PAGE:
In-vessel composting of lagoon solid fractions

Project: MLMMI 2009-09

Objective

The objective of this project is to determine the effectiveness of the Ag-Bag in-vessel composting method, originally developed to ensilage forages, in handling the solid fraction remaining in manure storage lagoons. Settling is a low energy input of separating the solid and liquid fractions of hog manure. If proven successful for transforming the solid fraction settled to the bottom of a traditional lagoon, a subsequent application method may be possible. This type of manure handling system has the possibility of significantly reducing the existing lagoons and increased flexibility in timing land applications.

Keywords: hog manure, solid liquid separation, in-vessel composting, aerobic, Ag-Bag, nitrogen, phosphorus

Performer

Lorne Grieger
Prairie Agricultural Machinery Institute (PAMI)

Details

Status: Completed
Started: 2010-02-15
Completed: 2011-02-15

Funding Partners: who have contributed to MLMMI in support of this project:
This project is funded by the Agri-Food Research and Development Initiative (ARDI) under the Canada-Manitoba Growing Forward Initiative - $71,000

Amount Funded: $71,000.00
Performer Funded: $0.00
Total Cost: $71,000.00

Activity

Progress report #1 due May 15, 2010.
Received May 14, 2010.
Progress report #2 due August 15, 2010.
Received August 12, 2010.
Progress report #3 due November 15, 2010.
Received November 15, 2010.
Final report due February 15, 2011.

Summary

Note to Reader concerning Phosphorous Redistribution Projects

In order to comply with current provincial manure management regulations, livestock producers in phosphorus surplus areas of Manitoba have to implement ways to redistribute nutrients to phosphorus deficient areas. The Manitoba Livestock Manure Management Initiative (MLMMI) is undertaking a series of projects to find effective affordable solutions for producers. This report is one of these projects.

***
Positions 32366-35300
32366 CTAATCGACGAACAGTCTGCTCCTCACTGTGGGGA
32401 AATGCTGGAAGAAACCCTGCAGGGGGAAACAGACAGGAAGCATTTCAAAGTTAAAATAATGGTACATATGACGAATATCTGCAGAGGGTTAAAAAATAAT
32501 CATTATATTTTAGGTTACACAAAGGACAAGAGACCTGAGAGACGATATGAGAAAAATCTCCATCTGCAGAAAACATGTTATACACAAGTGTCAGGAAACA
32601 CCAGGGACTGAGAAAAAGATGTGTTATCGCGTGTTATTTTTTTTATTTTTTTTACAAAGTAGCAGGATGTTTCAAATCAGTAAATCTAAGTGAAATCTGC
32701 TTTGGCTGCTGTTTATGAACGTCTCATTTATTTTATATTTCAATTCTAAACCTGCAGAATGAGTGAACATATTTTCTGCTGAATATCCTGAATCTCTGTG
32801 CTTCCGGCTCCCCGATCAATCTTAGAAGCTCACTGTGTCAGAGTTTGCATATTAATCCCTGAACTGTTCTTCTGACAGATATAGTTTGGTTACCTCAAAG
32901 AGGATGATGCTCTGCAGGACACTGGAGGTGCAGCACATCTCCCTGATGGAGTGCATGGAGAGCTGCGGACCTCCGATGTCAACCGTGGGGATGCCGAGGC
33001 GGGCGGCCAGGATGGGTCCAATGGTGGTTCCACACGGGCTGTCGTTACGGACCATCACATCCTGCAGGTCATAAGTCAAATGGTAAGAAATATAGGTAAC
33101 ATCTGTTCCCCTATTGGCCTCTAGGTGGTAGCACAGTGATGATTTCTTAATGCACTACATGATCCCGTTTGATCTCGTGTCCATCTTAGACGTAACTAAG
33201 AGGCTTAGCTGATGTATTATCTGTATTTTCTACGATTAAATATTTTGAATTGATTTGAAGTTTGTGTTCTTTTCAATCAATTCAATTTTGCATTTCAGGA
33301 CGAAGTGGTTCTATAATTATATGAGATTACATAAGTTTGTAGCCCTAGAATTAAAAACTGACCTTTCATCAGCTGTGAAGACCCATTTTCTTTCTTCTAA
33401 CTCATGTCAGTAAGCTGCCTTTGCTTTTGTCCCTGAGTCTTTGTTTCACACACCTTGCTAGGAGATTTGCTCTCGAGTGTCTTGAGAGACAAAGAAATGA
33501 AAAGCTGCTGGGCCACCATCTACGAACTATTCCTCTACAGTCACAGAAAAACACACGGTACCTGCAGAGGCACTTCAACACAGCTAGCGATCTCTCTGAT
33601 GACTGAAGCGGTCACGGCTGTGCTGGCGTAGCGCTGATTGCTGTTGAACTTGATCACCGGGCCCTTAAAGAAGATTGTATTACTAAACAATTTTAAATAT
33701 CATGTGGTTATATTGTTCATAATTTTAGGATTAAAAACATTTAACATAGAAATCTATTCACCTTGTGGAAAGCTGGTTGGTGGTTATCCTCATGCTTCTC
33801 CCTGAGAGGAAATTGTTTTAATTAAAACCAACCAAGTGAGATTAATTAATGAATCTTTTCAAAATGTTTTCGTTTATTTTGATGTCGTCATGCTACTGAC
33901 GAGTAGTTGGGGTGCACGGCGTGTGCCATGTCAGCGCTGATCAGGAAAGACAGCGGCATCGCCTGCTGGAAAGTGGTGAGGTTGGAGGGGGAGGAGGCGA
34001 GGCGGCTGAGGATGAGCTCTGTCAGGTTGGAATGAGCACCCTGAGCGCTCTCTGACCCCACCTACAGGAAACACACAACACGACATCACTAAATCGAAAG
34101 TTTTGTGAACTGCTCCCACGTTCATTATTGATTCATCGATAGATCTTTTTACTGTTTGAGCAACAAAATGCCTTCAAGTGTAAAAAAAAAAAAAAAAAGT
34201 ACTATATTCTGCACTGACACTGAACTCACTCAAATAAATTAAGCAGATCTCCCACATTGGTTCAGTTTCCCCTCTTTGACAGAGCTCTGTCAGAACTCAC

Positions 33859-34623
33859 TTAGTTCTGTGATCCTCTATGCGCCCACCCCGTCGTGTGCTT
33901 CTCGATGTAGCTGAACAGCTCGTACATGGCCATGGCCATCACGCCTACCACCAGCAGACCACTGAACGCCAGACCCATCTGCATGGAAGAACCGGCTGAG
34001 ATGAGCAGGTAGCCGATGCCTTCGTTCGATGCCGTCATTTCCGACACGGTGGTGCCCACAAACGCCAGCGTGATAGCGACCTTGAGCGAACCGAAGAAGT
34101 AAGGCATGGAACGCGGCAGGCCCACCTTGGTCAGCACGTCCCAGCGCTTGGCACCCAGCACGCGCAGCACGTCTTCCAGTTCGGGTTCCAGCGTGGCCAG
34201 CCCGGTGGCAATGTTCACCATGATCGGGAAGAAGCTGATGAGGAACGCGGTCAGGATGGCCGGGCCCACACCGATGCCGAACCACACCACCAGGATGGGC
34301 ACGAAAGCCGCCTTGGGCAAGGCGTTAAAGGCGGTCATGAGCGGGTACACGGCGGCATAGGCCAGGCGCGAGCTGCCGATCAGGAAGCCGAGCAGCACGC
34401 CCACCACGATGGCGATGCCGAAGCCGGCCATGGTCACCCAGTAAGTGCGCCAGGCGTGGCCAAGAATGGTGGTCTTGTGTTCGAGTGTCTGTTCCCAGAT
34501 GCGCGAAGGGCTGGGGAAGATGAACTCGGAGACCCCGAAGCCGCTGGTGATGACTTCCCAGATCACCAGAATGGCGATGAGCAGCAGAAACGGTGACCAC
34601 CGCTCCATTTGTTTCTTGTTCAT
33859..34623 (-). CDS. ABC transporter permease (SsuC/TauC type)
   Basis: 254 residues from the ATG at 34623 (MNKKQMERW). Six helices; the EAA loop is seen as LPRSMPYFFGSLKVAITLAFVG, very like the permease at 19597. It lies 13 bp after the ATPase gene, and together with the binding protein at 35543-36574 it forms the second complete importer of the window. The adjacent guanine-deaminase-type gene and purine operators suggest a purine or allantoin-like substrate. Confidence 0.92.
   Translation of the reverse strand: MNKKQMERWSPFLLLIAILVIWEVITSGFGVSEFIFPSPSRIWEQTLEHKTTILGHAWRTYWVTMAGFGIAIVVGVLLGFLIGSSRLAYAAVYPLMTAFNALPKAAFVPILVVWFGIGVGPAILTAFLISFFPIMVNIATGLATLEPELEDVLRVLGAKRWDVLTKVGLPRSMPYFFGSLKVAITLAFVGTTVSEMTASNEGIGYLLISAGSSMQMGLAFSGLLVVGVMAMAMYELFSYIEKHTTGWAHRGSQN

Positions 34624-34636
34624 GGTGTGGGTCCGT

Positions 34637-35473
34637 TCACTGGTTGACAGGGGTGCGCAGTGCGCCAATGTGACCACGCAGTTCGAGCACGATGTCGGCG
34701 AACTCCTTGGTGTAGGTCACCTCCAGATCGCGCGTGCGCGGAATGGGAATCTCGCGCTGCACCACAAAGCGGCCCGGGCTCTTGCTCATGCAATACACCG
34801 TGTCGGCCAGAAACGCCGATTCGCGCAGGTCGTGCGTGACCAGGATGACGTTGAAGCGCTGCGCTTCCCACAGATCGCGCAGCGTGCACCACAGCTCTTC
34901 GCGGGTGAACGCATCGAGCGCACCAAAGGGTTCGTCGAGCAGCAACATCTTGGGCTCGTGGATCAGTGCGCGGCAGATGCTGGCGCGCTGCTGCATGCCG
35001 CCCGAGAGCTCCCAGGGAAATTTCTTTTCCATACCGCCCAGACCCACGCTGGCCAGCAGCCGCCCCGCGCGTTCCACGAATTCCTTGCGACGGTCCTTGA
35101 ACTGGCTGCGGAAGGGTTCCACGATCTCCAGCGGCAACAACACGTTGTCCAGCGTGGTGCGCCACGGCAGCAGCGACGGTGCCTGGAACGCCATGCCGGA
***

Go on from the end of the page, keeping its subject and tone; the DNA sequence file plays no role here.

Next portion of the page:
All options available to producers in phosphorus surplus areas are under consideration. These include but are not limited to manure separation, manure handling and storage, and liquid manure transportation. This report is only one of many options that are under consideration.

Separating solid and liquid manure has the potential to reduce liquid application costs. Separation allows more liquid manure to be applied to a smaller land area while still meeting phosphorus requirements. Composting the remaining solids can reduce the volume of solids to be handled by 25%, adds value to the manure while retaining its nutrients.

This project assessed the effectiveness of the Ag-Bag in-vessel composting method for use in liquid manure storage applications. The project found that the finished compost did not meet the CCME Guildelines for Compost Quality as there were pathogens with elevated levels of fecal coliforms. Salmonella was also detected in one sample.

In vessel composting has advantages in that environmental influences on the composting process are minimized. A disadvantage to in-vessel composting can be the inability to modify the compost mixture whether through moisture addition or mixing of the compost to break up moisture stratification.

Documents

Final Report
Progress Report #2 - August 2010
Progress Report #3 - November 2010

Manitoba Pork represents 614 Manitoba hog farms